National Disability Insurance Scheme office opens for Inverell, Glen Innes, Tenterfield

Senior operations manager Kellie Gilbert and district manager Warren Sullivan with NDIS staff Karen Symons, Dianne Lucas and Katrina Armstrong.
Senior operations manager Kellie Gilbert and district manager Warren Sullivan with NDIS staff Karen Symons, Dianne Lucas and Katrina Armstrong.

As the transition into the National Disability Insurance Scheme (NDIS) hits full force, St Vincent de Paul Society representatives were pleased to open the local office on Tuesday. 

Located in the Hong Yuen plaza, the office is expected to cater to over 650 participants from Inverell, Glen Innes and Tenterfield.

“It’s a really great facility to have here in Inverell. It’s easily accessed in the arcade and I think it’s going to help a lot of people,” local councillor Di Baker said. She felt it was a step forward for the disabled community.

Inverell Shire Council deputy mayor Anthony Michael, Glen Innes Severn Council deputy mayor Carol Sparks, Inverell Cr Stewart Berryman, board member Kerri Muir, Cr Di Baker, Cr Paul King and Cr Kate Dight visiting the new office.

Inverell Shire Council deputy mayor Anthony Michael, Glen Innes Severn Council deputy mayor Carol Sparks, Inverell Cr Stewart Berryman, board member Kerri Muir, Cr Di Baker, Cr Paul King and Cr Kate Dight visiting the new office.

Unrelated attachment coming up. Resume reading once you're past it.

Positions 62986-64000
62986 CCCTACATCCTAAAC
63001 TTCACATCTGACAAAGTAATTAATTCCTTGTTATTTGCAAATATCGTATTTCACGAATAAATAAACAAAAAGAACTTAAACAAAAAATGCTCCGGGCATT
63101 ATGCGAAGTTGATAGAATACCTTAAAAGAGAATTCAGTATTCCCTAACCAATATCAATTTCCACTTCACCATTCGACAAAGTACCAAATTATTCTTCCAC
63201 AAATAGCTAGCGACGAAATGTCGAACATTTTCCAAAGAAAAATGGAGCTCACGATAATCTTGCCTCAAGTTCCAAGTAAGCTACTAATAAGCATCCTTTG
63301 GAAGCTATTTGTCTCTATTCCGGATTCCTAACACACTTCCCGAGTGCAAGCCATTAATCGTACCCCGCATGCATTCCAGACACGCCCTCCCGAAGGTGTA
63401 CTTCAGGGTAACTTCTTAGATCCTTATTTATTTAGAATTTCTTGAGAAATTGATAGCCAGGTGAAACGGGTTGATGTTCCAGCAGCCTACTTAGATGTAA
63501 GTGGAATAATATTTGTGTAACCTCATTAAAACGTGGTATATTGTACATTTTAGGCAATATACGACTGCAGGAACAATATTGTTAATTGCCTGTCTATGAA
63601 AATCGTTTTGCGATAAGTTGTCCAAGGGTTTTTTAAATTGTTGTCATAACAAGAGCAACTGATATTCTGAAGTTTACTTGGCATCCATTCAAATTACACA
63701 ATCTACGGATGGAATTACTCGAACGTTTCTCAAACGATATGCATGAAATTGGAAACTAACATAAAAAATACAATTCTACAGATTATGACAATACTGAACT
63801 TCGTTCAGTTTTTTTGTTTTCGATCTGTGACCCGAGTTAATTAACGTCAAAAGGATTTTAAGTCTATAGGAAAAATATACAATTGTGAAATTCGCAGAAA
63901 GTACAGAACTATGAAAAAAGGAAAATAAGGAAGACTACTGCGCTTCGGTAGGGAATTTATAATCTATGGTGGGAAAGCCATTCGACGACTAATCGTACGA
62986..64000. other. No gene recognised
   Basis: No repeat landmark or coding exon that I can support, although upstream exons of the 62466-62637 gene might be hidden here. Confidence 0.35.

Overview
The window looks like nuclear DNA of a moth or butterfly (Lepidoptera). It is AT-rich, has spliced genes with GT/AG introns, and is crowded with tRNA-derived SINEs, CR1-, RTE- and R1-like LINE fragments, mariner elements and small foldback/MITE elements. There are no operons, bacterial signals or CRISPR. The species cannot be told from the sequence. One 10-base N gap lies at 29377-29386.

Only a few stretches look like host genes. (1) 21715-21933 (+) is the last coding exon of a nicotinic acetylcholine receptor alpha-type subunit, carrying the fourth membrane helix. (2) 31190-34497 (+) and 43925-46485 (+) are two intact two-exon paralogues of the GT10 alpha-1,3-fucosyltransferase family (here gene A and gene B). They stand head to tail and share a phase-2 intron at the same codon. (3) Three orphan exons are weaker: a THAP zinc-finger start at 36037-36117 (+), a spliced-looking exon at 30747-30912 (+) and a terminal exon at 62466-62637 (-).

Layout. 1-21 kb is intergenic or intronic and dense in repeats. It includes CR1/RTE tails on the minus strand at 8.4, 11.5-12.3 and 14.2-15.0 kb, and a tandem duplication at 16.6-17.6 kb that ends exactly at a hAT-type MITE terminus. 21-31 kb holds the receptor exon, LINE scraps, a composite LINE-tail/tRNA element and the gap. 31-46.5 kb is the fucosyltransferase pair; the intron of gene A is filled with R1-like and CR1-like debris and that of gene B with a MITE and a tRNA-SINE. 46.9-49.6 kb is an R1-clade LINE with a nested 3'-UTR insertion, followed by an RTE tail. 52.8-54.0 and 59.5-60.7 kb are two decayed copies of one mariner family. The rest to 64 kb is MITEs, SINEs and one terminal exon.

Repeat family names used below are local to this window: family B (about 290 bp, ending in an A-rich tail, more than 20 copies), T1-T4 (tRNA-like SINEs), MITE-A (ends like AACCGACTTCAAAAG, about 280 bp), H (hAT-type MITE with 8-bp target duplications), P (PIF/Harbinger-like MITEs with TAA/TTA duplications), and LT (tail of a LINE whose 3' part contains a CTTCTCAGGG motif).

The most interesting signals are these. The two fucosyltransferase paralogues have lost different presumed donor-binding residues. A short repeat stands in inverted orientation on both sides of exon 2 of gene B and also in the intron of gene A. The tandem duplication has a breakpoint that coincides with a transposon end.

“If we haven’t seen you yet, we’ll be seeing you soon,” was the message for locals with disability supports waiting to transition from senior operations manager for St Vincent de Paul Hunter New England and Central Coast area Kellie Gilbert.

She urged participants not to be fearful of the process, which will see disability support funding shift from services to individuals.

“We’ve got some lovely staff here that are going to come out and explain everything and help everybody through it,” she said.

She said that some eligible people who are currently “locked out of the system”, will soon be able to receive their supports, and that choice will be paramount.

“They can actually go out shopping and go to different service providers, get the best deal, get the best kind of service that fits their needs,” she said.

District manager for New England Warren Sullivan said that as a lifelong scheme, those receiving support can plan for the long term, without having to reapply every year.

“Their plan just keeps rolling over as their needs change,” he said. He considered the change monumental. 

Ms Gilbert said that although life will change for participants over time, the initial process will focus on the supports already being received that need to continue and if there are any “glaring gaps” to be filled. 

“Then over the year, spend some time actually thinking about your goals in a broader way. And that way, we’re not putting so much pressure on people to think of these amazing goals right now,” she said. 

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